A lot of what you need to know about Lo-Pan‘s fourth album you learn in the first five seconds of opener “Regulus.” There’s no fancy intro, no time wasted, nothing to take away from the directness of the song itself. Tones are crisp — the verse is already underway — and guitar, bass and drums are laser-focused in their forward movement. Even when vocalist Jeff Martin enters the song, roughly six seconds later, his arrival comes with no indulgence, no pomp. Colossus is easily Lo-Pan‘s most immediate work to date, and throughout, Martin, guitarist Brian Fristoe (since replaced by Adrian Zambrano), bassist Scott Thompson and drummer Jesse Bartz retain that focus no matter where the material takes them, delivering a clinic in how to kick as much ass as possible at any given moment on cuts like “Marathon Man” and “Eastern Seas,” or even bringing in guest vocalist Jason Alexander Byers, who also designed the album cover, for a spot on “Vox.” They had a hard task in following up 2011’s Salvador (review here), but the Columbus, Ohio, unit stood up to the challenge and met it and everyone else head-on.
What to do with All Them Witches‘ Lightning at the Door? The Nashville four-piece released the album last fall digitally, but it wasn’t until this September that it saw a physical manifestation. In fact, if you go back, it was included on the Top 20 of 2013 as well. Which is the release date? I don’t know. What I know is that in terms of the sheer amount of time spent listening, I put on Lightning at the Door more than any other record this year. From where I sit, that alone gets it a place in the top five. Yeah, it might be a cop-out to do a “5a,” but sometimes exceptions have to be made, and All Them Witches have proved to be nothing if not exceptional in their still relatively brief, jam-laden history, the psych-blues dynamic between bassist/vocalist Michael Parks, Jr., guitarist Ben McLeod, Fender Rhodes specialist Allan van Cleave and drummer Robby Staebler pushing them quickly to the fore of American heavy rock’s innovators, their natural, improv-sounding material feeling brazen and exploratory while reshaping the elements of genre to suit their needs. One can only see this dynamic developing further as they continue to grow as a live band, so Lightning at the Door may just be the start, and that’s perhaps most exciting of all.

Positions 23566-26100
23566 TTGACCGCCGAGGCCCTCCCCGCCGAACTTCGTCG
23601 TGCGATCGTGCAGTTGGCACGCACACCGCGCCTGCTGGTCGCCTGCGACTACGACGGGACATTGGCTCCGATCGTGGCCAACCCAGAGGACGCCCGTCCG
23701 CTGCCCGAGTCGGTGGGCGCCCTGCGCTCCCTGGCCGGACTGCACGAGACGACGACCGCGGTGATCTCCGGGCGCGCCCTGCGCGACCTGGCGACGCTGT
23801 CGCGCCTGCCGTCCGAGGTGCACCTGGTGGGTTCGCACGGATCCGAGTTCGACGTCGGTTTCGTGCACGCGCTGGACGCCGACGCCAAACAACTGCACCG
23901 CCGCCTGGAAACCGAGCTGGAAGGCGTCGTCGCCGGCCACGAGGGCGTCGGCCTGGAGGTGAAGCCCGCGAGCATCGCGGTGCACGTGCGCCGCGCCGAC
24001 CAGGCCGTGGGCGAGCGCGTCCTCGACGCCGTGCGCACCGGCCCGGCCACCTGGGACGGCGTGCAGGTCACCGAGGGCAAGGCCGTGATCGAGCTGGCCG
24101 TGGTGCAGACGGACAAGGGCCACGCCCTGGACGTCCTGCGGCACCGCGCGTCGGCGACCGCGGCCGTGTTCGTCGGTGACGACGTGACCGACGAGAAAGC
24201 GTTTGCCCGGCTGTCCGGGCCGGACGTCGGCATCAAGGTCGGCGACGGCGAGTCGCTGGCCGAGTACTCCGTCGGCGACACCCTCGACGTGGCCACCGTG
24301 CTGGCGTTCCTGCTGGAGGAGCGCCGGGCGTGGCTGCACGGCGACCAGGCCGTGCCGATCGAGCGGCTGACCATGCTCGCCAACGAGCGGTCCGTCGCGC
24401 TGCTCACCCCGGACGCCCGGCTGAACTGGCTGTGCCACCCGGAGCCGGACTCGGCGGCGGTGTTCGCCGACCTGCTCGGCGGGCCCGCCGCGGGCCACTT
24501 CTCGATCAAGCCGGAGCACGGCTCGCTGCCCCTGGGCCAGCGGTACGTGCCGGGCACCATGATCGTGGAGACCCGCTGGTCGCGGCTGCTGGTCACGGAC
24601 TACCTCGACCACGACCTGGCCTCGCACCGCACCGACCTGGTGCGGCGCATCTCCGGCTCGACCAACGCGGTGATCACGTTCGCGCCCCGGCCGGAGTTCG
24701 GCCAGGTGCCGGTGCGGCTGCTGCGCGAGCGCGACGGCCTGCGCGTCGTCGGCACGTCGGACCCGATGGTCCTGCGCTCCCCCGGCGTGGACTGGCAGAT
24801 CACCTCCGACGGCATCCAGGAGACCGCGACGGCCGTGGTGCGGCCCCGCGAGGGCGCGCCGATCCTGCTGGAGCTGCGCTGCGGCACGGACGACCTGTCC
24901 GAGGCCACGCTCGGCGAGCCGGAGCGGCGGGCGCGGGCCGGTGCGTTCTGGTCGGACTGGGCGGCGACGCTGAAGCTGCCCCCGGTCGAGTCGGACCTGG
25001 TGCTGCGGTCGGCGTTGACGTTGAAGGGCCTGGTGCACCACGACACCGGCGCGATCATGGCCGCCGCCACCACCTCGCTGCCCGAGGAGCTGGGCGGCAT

A beautiful, stunning work made even more powerful by the honesty driving it. Portland, Oregon’s Witch Mountain completed a trilogy with the Billy Anderson-produced Mobile of Angelsthat brought about some of the best doom of this young decade, their 2011 return from a years-long hiatus, South of Salem (review here) serving as the foundation for a stylistic progression that continued on the following year’s Cauldron of the Wild (review here) and onto Mobile of Angels itself as the four-piece’s most accomplished album to date. The reason it feels like such a concluding chapter is because of the departure of vocalist Uta Plotkin, whose voice helped establish Witch Mountain both on stage and in the studio, leaving founders Rob Wrong (guitar) and Nathan Carson (drums) with the sizable task of finding a replacement. That situation will be what it will be, but Mobile of Angels remains a gorgeous, lonely testament. Plotkin gives a landmark performance on “Can’t Settle” and “The Shape Truth Takes,” which in the context of what was happening in Witch Mountain at the time ring with a truth that’s rare in or out of doom, and she seems to have left the band just as they were hitting their finest hour. So it goes.
In all of heavy, there is no assault so severe as Conan‘s. With their second full-length and debut on Napalm Records, the UK trio solidified the two sides of the preceding 2012 outing, Monnos (review here), in constructing material that, fast or slow, short or long, retained an epic feel melded with their ungodly tonality and memorable songwriting. Their first recording at guitarist/vocalist Jon Davis‘ Skyhammer Studio, it affirmed Conan‘s will to conquer in its two massive bookends, “Crown of Talons” and “Altar of Grief,” and in the High on Fire-worthy gallop of “Foehammer” — a bludgeon commandingly wielded by Davis, bassist/vocalist Phil Coumbe and drummer Paul O’Neil, the latter to of whom have since left the band to be replaced by longtime-producer Chris Fielding and Rich Lewis, respectively. What effect the changes might have on the band — except apparently more touring, which isn’t a bad thing — have yet to be seen, but Conan are already in the process of writing a follow-up to Blood Eagle, so it doesn’t seem like it’ll be all that long until we find out. With Davis still steering the band in songwriting and overall direction, one severely doubts they’ll be fixing what obviously isn’t broken anytime soon. None heavier.